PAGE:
Cooley launches new program in homeland, national security law: Offering course online was key to program?s success

 By Steve Thorpe

Legal News
Brigadier Gen. Michael C.H. McDaniel knows that efforts to keep America safe are creating an awful lot of law.
The new Master of Laws in Homeland and National Security is an LLM program at Cooley that helps law school graduates take the next step in developing a specialty. It can also provide insight and expertise to students who aren’t going to practice law, but want the background on homeland security legal issues.
McDaniel joined the Cooley Law School full-time faculty as a professor in the Constitutional Law Department in 2010 and is responsible for developing the LL.M. program in Homeland Security Law.
“We started in September and also have five new students who joined the program in January,” McDaniel says. “The program is fully-accredited, up and running and we have about 40 students, which is a great number for a brand new program. I can’t tell you how big the program will eventually be, but Homeland Security is not going away.”
Before coming to Cooley, McDaniel served as the deputy assistant secretary for Homeland Defense Strategy, Prevention and Mission Assurance. He supervised the Department of Defense Critical Infrastructure Protection Program and Global Anti-Terrorism/Force Protection Policy.
He was appointed by then Michigan Gov. Jennifer Granholm as her homeland security advisor in 2003 and served in that capacity until 2009. Concurrently, he was the assistant adjutant general for homeland security for the Michigan National Guard. McDaniel was promoted to brigadier general in 2007 and has been a member of the Michigan National Guard for more than 26 years.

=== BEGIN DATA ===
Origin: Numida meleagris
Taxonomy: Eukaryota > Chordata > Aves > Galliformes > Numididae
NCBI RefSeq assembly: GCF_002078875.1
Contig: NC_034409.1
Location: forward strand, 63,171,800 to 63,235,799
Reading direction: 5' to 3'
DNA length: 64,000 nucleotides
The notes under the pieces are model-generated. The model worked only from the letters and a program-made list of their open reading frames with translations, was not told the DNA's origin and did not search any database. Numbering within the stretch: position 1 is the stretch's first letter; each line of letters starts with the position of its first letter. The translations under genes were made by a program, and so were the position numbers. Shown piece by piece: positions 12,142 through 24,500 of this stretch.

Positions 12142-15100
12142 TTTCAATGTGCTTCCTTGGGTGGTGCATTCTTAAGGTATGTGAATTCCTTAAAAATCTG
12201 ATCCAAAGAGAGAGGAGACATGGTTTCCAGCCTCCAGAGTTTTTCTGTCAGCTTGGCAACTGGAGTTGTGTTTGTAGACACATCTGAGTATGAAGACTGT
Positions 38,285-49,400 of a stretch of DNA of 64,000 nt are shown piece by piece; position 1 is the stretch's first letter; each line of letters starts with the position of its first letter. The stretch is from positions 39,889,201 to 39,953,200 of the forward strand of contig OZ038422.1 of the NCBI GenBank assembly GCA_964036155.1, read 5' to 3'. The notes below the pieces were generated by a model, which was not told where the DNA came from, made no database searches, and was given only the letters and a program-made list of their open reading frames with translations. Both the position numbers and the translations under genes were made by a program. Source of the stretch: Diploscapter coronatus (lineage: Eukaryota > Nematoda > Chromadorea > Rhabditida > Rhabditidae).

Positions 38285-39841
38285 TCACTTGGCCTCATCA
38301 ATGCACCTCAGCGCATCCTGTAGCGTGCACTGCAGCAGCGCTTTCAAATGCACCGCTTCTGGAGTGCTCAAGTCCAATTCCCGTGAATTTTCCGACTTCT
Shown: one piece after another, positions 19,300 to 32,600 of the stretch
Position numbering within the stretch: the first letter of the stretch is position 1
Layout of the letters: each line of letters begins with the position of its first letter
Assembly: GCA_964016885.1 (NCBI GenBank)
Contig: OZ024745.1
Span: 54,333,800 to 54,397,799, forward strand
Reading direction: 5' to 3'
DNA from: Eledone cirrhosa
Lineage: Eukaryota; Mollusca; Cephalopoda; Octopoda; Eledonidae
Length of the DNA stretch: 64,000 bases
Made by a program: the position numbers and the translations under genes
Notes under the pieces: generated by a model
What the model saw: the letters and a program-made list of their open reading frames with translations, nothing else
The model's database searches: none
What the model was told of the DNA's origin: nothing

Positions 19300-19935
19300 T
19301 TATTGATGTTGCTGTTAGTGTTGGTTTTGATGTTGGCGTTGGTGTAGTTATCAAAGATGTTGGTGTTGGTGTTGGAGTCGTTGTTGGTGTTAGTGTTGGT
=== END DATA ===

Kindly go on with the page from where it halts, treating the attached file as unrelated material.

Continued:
McDaniel says that the ability to offer the program online is a key to its rapid success.
“One of the reasons, I think we have so many students so quickly is that, with an LLM, you can have it as an online program,” he says. “Last term, with the first batch of students, I had a young lieutenant who was serving in Djibouti. I’m teaching the class Sundays from 3-6 p.m. and she was attending the class at midnight in Djibouti. I also had a student who works for customs and border patrol taking the class in Saipan and he was taking the class at 9 a.m. I also had a student working for the Bronx DA’s office and one in Des Moines, Iowa. We’ve got students around the world who are interested in taking this program.”
Cooley’s core commitment to making its offerings as accessible as possible also means that the classes are not just offered in a standard 9-5, Monday through Friday regimen.
“All my classes are weekend or at night to accommodate these working students,” McDaniel says. 
And work they do, often in roles that already touch upon the topics covered.
“That’s one of the keys to adult education,” McDaniel says. “The students have invaluable insights and experience. They already have a great frame of reference and you’re not starting at zero. The best discussions and best papers, especially online, come from these students who are actively involved in the field. It’s a pleasure to work with them.” 
The program requires an additional 24 credit hours of course work including 12 credit hours of required course work and an additional 12 credit hours of elective courses.
Required courses include Homeland Security Law I, which surveys the laws of Homeland Security. It also reviews the statutes, executive orders and regulations and the theory, practice, and challenges for security against terrorist attack and major natural disasters, with emphasis on prevention and counter-terrorism and on response.